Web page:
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When you work long hours (80+/week) for a long period of time reality detaches from a 'normal' linear timeline, as one long day blends into the next. While the news has been full of 'Brexit', the pollution industry, and fracking companies in particular, have been slamming in permit and planning applications all over the place to get their projects pushed through with minimal media examination – which unfortunately means I've been fanatically busy too. Today I have to do a building inspection in Sibford. And, as today I've no deadline to run back to, I'm able to go for a walk for the first time in weeks. Free at last!
Unfortunately my first day of relative ambulatory freedom just happens to coincide with the hottest day of the year – 34° at Brize Norton, 20-odd miles south of here.
No matter. After finishing my work at Sibford Meeting House, with two hours available til the bus home, I head north out of the village and take a left to cross the valley to Ditchedge Lane – part of an Neolithic ridge-route trackway which runs along the ironstone escarpment.
The view across the valley is familiar, but rarely identical. For example, click this link to see what the view in picture no.1 looks like with an air temperature of -12°C, probably about forty-odd degrees cooler than it is now! (what a brilliant walk that was, in December 2012, back into town).
Crusing downhill was easy. Crossing the brook at the bottom brings me into the green lane – hot, humid, and loudly buzzing with clouds of insects which were hiding, like the cattle massed in the shade of the trees, from the glare of the midday sun.
Soon though I was on the lane which, as I'd hoped, was swathed in a cool breeze, the result of the thermals running up the hillside from the valley below.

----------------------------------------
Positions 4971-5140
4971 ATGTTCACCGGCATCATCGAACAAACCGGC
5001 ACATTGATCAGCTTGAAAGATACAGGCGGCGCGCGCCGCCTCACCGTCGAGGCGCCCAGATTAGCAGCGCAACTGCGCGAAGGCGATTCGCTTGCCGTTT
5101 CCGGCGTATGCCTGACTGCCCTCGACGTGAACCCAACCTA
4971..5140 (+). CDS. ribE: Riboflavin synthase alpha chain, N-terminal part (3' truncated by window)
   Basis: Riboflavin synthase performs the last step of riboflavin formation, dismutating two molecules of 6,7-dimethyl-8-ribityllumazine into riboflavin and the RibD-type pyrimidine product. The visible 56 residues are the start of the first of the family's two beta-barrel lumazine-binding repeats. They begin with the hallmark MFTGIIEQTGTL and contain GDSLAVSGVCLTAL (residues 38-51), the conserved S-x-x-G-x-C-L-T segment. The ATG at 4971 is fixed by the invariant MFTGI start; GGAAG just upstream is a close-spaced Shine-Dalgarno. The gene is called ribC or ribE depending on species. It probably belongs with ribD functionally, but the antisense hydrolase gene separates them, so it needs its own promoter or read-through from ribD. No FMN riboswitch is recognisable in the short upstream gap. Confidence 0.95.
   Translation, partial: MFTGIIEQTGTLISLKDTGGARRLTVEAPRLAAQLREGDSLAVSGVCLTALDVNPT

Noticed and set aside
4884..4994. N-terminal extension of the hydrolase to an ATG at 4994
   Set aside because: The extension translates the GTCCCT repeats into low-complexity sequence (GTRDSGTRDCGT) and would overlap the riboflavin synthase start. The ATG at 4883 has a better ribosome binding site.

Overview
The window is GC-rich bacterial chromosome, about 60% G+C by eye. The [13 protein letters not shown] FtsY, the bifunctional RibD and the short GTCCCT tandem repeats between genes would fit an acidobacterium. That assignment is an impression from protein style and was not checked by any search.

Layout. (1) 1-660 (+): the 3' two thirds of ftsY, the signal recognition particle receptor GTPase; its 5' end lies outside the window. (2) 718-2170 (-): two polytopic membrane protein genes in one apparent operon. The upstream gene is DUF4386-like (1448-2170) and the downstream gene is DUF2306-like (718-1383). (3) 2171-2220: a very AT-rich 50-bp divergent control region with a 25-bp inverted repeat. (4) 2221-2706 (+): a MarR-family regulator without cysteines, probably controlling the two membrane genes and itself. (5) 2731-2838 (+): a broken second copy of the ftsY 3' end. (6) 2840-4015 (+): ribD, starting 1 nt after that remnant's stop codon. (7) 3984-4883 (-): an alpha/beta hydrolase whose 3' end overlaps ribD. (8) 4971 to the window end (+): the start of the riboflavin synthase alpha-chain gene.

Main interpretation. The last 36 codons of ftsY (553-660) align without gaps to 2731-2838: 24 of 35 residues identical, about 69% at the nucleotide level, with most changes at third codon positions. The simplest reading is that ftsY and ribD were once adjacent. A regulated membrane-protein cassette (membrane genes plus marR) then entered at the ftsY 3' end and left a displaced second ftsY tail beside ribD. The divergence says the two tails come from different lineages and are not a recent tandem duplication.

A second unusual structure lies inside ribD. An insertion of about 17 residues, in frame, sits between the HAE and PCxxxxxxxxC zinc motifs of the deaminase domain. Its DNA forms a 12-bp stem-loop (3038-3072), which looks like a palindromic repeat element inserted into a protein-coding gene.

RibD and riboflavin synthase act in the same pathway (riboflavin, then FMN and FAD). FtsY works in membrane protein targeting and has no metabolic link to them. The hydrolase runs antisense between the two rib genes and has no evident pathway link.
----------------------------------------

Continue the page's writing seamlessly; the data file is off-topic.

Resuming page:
There are many possible walks out of Sibford, all guaranteeing some good hill-climbs. Why I came here today was for the view; pretty good at any time of year (in the panorama below, try and spot Broadway Tower).
Use the scroll bar to pan across the panorama.
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I amble down the lane. It's nice – no need to think about where to go, just keep lined-up between the hedgerows. Just before the turn left back into the Sibfords you get the beautiful view of where the track dips 200-odd feet down to Traitor's Ford; rising again on the other side to climb over 400 feet to the local high point of Whichford Hill – 239 metres/783 feet AOD.
I fall down the hill into the humidity of the valley below, cross Colony Road, and then climb out the other side towards Sibford Ferris. I stop at the top of the climb, near more cattle crammed into the diminishing shade of the east-west line of the hedgerow, to take a drink. No hurry. Plenty of time.
I arrive at the bus stop with half an hour to wait for the bus. I wander up to the shop to buy a cold drink and come back again and wait. And wait. And wait some more. And wait a bit more just in case.
Forty minutes after the bus was due I wandered up to the phone box to try and arrange some alternate transport. The dial tone worked but the keypad had no effect. I walk across the valley into Burdrop, and then back into Sibford Gower, tracing the route of the bus just in case it arrived. When I get to the phone box in Sibford Gower the phone worked, and the keypad, except the essential number I need to make a call without cash.
Last chance (other than thumbing a lift back into town along the B4035), I wander down the road to visit a Friend – whose phone worked. Unfortunately the person with the car doesn't know where I am and so I have to walk to the location in the village they do know – Sibford Friends Meeting House, from where I had set out about three hours before. I have to say though I'm not in any way annoyed. Despite the heat, flies and non-materializing buses, it was still a great day out.
PS. If you missed Broadway Tower earlier, it's the minute square block on the horizon immediately to the left of the tree in the centre of the panorama.
Here's a telephoto image take shortly before.